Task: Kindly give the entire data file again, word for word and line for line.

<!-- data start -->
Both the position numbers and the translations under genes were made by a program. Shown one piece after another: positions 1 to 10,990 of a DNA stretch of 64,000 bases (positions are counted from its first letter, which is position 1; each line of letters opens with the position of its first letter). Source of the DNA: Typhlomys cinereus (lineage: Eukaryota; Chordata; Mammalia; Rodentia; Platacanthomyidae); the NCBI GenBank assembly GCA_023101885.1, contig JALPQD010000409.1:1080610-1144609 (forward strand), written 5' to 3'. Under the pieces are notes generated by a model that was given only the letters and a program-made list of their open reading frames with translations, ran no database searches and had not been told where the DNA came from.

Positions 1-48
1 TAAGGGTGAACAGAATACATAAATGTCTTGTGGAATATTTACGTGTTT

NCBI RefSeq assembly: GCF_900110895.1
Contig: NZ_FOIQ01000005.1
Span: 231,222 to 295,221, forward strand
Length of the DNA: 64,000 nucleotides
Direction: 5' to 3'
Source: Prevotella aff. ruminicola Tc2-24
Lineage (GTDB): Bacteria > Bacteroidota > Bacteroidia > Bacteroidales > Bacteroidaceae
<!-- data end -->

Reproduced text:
Both the position numbers and the translations under genes were made by a program. Shown one piece after another: positions 1 to 10,990 of a DNA stretch of 64,000 bases (positions are counted from its first letter, which is position 1; each line of letters opens with the position of its first letter). Source of the DNA: Typhlomys cinereus (lineage: Eukaryota; Chordata; Mammalia; Rodentia; Platacanthomyidae); the NCBI GenBank assembly GCA_023101885.1, contig JALPQD010000409.1:1080610-1144609 (forward strand), written 5' to 3'. Under the pieces are notes generated by a model that was given only the letters and a program-made list of their open reading frames with translations, ran no database searches and had not been told where the DNA came from.

Positions 1-48
1 TAAGGGTGAACAGAATACATAAATGTCTTGTGGAATATTTACGTGTTT

NCBI RefSeq assembly: GCF_900110895.1
Contig: NZ_FOIQ01000005.1
Span: 231,222 to 295,221, forward strand
Length of the DNA: 64,000 nucleotides
Direction: 5' to 3'
Source: Prevotella aff. ruminicola Tc2-24
Lineage (GTDB): Bacteria > Bacteroidota > Bacteroidia > Bacteroidales > Bacteroidaceae